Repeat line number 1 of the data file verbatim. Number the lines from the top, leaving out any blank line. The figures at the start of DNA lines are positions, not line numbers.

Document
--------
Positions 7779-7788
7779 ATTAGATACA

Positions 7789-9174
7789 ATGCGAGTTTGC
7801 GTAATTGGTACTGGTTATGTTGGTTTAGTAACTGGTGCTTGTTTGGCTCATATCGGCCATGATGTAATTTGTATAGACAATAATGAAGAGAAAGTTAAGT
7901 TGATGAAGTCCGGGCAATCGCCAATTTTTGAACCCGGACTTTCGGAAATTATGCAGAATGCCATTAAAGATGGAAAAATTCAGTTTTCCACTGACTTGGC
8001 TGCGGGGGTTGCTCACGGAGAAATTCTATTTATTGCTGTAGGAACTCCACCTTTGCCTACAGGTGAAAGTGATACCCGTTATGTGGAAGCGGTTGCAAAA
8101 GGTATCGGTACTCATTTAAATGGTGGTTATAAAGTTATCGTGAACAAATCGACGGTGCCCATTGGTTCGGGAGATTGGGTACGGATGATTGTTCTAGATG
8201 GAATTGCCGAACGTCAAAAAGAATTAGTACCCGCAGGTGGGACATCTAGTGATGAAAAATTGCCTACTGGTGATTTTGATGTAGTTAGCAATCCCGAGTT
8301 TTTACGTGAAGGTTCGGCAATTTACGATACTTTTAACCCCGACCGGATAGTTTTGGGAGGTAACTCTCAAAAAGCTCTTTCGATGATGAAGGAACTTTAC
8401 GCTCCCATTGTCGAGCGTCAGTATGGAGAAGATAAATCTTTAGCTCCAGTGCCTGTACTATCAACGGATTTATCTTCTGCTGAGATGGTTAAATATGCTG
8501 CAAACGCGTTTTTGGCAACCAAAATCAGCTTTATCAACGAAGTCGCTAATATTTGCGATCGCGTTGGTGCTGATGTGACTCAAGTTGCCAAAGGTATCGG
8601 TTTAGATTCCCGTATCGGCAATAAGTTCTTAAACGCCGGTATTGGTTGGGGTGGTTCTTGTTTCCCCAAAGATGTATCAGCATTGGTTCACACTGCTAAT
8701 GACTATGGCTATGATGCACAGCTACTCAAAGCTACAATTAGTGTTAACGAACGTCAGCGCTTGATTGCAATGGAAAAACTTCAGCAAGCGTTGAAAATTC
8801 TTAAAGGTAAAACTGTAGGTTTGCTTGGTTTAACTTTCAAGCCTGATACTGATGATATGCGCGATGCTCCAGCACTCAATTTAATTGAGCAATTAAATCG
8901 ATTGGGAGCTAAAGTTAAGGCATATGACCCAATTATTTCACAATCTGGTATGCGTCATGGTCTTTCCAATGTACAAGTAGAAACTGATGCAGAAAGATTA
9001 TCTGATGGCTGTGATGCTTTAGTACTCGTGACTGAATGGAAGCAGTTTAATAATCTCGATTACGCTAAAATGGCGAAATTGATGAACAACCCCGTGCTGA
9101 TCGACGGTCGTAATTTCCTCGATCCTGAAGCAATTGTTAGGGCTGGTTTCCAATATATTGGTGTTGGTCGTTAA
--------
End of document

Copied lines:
Positions 7779-7788